Several international companies “are seeking urgent approval for those types of formulas,” says Dr. Steven Abrams, professor of pediatrics at the University of Texas at Austin Dell Medical School and past chair of the nutrition committee at the American Academy of Pediatrics (AAP). He expects the FDA to grant rapid approval for international brands “in the next week or two.”
“People are beginning to understand that the system didn’t have enough safety points,” Abrams says. “We need to have a lot more backup,” he says, and a system that doesn’t just rely on just a few companies to make nearly all of the country’s formula.
Don’t hesitate to ask your pediatrician for help
If you can’t find formula or are nervous about running out, or if your baby is fussy from trying different brands, your pediatrician can help guide you through this stressful time.
Pediatricians can access backup supplies of formula—children’s hospitals still have formula, for instance, though that should be nobody’s first stop—and they are also closely attuned to where formula is in stock. Doctors can also offer advice and referrals to lactation support for families looking to start breastfeeding or increase supply.
“Your baby’s going to be okay,” Namjoshi says. “No pediatrician will ever let your child just go hungry. We have backups.”
Don’t replace formula or water it down
Cow’s milk and plant-based milk alternatives are not acceptable substitutes for breast milk or formula. These liquids are missing essential nutrients that babies need for proper nutrition and could cause health issues for infants. The U.S. Centers for Disease Control and Prevention (CDC) recommends introducing whole milk from cows around the first birthday. If infants drink too much of it before then, they could develop intestinal bleeding, kidney issues, and dairy allergies.
Parents should also never water down formula in order to make the cans last longer. Doing so can cause hyponatremia, a condition that occurs when sodium levels drop too low, which can lead to seizures. Not getting enough nutrients can also lead to a failure to thrive.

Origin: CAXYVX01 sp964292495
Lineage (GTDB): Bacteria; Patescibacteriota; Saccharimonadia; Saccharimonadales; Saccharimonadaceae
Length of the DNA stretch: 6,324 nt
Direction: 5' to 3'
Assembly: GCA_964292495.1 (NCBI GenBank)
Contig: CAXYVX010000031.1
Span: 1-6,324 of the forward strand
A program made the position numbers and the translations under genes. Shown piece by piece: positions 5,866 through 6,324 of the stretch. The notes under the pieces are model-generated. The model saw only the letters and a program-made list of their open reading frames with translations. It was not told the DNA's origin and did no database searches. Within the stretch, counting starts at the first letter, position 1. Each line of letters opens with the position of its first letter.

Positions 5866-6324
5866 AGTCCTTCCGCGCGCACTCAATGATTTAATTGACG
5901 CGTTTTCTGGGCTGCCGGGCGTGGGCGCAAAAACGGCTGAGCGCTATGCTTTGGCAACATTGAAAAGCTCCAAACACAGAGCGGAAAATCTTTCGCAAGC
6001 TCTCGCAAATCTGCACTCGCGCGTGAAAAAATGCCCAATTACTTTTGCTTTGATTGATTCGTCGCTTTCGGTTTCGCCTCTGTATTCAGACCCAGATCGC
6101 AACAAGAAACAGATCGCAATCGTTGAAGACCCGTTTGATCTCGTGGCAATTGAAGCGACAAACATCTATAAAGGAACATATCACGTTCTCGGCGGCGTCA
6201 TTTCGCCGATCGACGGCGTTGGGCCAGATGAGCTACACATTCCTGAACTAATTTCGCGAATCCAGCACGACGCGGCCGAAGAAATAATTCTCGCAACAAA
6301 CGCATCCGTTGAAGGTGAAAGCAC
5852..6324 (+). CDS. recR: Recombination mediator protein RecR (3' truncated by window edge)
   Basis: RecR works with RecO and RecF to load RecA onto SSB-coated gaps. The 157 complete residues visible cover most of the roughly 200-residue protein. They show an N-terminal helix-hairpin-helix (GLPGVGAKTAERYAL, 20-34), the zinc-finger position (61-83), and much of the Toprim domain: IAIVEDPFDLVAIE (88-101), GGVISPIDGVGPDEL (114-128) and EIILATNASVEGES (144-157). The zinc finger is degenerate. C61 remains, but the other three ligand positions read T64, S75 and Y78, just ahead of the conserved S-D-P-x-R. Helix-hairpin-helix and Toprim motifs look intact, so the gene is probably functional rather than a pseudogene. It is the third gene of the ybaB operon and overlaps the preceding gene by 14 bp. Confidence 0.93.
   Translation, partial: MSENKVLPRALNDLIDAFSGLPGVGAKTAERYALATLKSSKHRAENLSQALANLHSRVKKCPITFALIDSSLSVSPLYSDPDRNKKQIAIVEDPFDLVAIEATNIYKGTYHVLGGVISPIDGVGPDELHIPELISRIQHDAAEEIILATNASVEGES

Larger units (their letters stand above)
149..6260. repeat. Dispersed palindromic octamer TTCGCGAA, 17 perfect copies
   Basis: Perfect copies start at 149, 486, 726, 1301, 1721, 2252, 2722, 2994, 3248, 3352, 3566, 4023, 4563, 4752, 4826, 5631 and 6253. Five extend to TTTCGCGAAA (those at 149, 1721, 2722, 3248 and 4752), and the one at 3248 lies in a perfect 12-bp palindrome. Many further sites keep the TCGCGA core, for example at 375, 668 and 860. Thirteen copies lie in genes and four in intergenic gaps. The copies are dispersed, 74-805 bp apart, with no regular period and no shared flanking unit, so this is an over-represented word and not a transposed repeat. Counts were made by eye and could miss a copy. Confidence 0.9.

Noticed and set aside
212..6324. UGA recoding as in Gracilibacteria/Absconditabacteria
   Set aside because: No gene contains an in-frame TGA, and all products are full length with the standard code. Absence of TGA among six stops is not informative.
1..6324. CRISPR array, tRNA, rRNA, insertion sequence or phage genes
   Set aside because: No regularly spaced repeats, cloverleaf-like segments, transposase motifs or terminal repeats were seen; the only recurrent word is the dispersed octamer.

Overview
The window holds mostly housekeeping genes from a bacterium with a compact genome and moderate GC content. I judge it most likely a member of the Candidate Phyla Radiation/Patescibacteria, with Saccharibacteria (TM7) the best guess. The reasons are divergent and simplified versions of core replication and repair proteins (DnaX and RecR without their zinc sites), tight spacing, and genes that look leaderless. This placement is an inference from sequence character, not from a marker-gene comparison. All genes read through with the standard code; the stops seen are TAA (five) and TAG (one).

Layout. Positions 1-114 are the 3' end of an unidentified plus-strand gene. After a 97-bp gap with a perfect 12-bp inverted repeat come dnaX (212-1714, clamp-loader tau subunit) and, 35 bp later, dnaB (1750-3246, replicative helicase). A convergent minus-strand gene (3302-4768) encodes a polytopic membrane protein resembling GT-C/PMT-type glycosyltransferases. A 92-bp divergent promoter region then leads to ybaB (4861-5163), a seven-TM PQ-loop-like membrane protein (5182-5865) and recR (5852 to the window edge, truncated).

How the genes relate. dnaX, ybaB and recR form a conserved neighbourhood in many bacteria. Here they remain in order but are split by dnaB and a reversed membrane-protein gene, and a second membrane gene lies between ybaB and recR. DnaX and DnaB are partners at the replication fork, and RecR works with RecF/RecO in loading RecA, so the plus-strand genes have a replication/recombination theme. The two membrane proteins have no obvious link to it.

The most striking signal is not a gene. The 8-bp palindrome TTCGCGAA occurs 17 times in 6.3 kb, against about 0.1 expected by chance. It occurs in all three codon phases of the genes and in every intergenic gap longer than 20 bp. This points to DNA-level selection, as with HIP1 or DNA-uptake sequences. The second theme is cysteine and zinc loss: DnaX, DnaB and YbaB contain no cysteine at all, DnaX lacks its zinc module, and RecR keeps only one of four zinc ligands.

Making your own homemade formula is another bad idea, experts say. “There’s plenty of recipes and old wives’ tales out there, but they’re not safe,” Dawkins said. “They don’t supply the necessary nutrients for babies and may cause some electrolyte problems and nutritional deficiencies.”
Be cautious when obtaining formula or breast milk that’s not from a store
“It’s okay to crowdsource in your local communities or on different mommy groups online, but I would just make sure that the cans of formula aren’t expired and they’re not open,” Dawkins says. “Sometimes people have extra, and I think it’s great to be able to help out your neighbor.”
But be wary of sharing breast milk from a freezer stash. “What we would prefer is for people who have extra milk to donate it to their milk banks,” Abrams says. The banks screen milk donors for health conditions, pasteurize the milk, and distribute it to the babies who need it most—often those in neonatal intensive care units.
Informal milk sharing networks aren’t regulated the same way milk banks are, and the milk could be adulterated or unsafe. “We have to be cautious about direct milk sharing or wet nursing, and especially cautious about anything from a donor you don’t personally know,” Abrams says.
It might be tempting to fill your pantry with formula if you’re able to find it, but it’s important to leave some on the shelves for other families who need it.
“Don’t worry excessively if you have plenty of supply,” Dawkins says. “Hopefully the end is in sight for the formula shortage.”